If you stuck around for the credits on Captain America: Civil War, you know an armless Bucky was placed into stasis in Wakanda as Steve Rogers, free of the Captain America title and shield went off to... hey! Why wasn't Cap in this movie? What did Shuri do to Bucky? Believe it or not, the answers lie in a tie-in comic to Avengers: Infinity War, released at the end of January. Marvel's Avengers: Infinity War Prelude #1 explains that Shuri created a "cyber-mind," or a digital copy of Bucky's mind to concoct an algorithm that would rewrite real Bucky's brain to free him of the code-word control that was such a problem in Civil War; Steve Rogers, Falcon, and Black Widow are off saving the world like undercover Avengers, stopping people dealing in stolen Chitauri weapons; Tony Stark is making new armor; Hawkeye has retired and is with his family; and Vision and Scarlet Witch have moved in together in Europe. There will be a second prelude comic released at the end of February that is going to include Doctor Strange and Thor, further priming the comic book audience for May's film with information that probably should have been in one of the movies? Maybe?
The other interesting things about Bucky's brief post-credits scenes are most likely Easter Eggs, but let's try wildly speculating as to what they could mean. Since Sebastian Stan said he wasn't in Black Panther, the callout to "White Wolf" made me think we were getting set up for a Black Panther 2 villain, not an Infinity War connection. The comic book character White Wolf is a white Wakandan adopted by T'Challa's father, T'Chaka, before the heir to the throne was born. Much like Erik "Killmonger" Stevens in Black Panther, White Wolf (real name Hunter) felt cheated when T'Challa became King and Black Panther. He and his group of former King's Guard Wakandans defect and become mercenaries. It's too similar to what we just saw to really make sense, but it could also be the Cinematic Universe's way of signaling that Bucky Barnes is going to take Wakanda as his home (see the above Dora Milaje/Bucky trailer shot).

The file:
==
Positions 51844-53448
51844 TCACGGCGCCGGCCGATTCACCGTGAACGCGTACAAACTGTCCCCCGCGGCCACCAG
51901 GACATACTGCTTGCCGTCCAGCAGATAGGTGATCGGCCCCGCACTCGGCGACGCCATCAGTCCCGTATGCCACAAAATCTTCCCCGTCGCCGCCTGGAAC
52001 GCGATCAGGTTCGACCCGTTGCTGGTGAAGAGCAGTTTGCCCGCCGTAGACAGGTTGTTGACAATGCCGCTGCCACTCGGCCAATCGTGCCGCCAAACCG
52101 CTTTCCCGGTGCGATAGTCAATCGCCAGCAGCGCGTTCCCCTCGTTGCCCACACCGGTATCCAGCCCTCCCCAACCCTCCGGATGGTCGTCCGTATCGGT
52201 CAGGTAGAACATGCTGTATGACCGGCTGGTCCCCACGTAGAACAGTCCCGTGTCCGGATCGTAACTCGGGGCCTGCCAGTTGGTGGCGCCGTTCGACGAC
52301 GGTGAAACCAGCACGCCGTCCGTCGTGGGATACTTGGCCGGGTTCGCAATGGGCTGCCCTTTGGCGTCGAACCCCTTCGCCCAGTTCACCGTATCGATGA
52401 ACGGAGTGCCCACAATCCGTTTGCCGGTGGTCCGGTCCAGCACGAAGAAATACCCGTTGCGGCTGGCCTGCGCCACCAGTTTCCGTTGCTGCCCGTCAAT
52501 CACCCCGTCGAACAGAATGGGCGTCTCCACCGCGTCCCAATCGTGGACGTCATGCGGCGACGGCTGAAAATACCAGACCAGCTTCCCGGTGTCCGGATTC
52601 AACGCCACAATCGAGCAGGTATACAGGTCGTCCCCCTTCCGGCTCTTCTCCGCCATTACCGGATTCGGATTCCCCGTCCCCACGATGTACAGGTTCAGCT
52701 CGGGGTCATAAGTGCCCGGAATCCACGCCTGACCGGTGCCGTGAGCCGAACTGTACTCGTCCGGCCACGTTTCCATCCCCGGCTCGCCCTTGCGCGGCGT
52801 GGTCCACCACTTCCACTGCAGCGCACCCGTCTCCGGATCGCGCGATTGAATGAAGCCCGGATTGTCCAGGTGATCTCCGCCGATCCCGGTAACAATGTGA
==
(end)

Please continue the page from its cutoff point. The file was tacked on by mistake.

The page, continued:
The second Easter Egg that means nothing is that Bucky's robes, paired with his white skin, means that in Wakanda he sports the red, white, and blue. Steve Rogers dropped the vibranium shield and is off being a hero on a freelance basis (similar to the "Nomad" period in Captain America comics, though it's doubtful he's actually using that name change in the upcoming films). While Steve is out in the comics, other heroes have taken on the mantle of Captain America, including Bucky Barnes. Granted, we know Steve/Chris Evans plays a vital part in the next two Avengers movies, but after that, is the vibranium shield Bucky/Sebastian Stan's to take? Would they really plant their flag in a Black Panther post-credits sequence? Only the time stone knows the answer... so ask Doctor Strange.
Speaking of Infinity Stones... where's Soul Stone?
The assumption with having five magical, do-everything plot devices floating around in a shared universe is that they pop up before the climax. The stones also have a habit of usually making their debut on screen as not-stone-shaped objects: the Space Stone was the Tesseract; the Reality Stone was red smoke in Thor 2; the Power Stone was hidden in an orb in Guardians; the Mind Stone was in Loki's scepter from The Avengers; and the Time Stone was in a necklace in Doctor Strange. That means we've probably seen the Soul Stone, right? We know it's going to be orange when it gets into stone-shape, and there are some orange things in the Marvel Cinematic Universe (see Thor: Ragnarok, then read this post), but the location of the Soul Stone is still officially unknown as we approach Thanos' Earthly touch-down in May.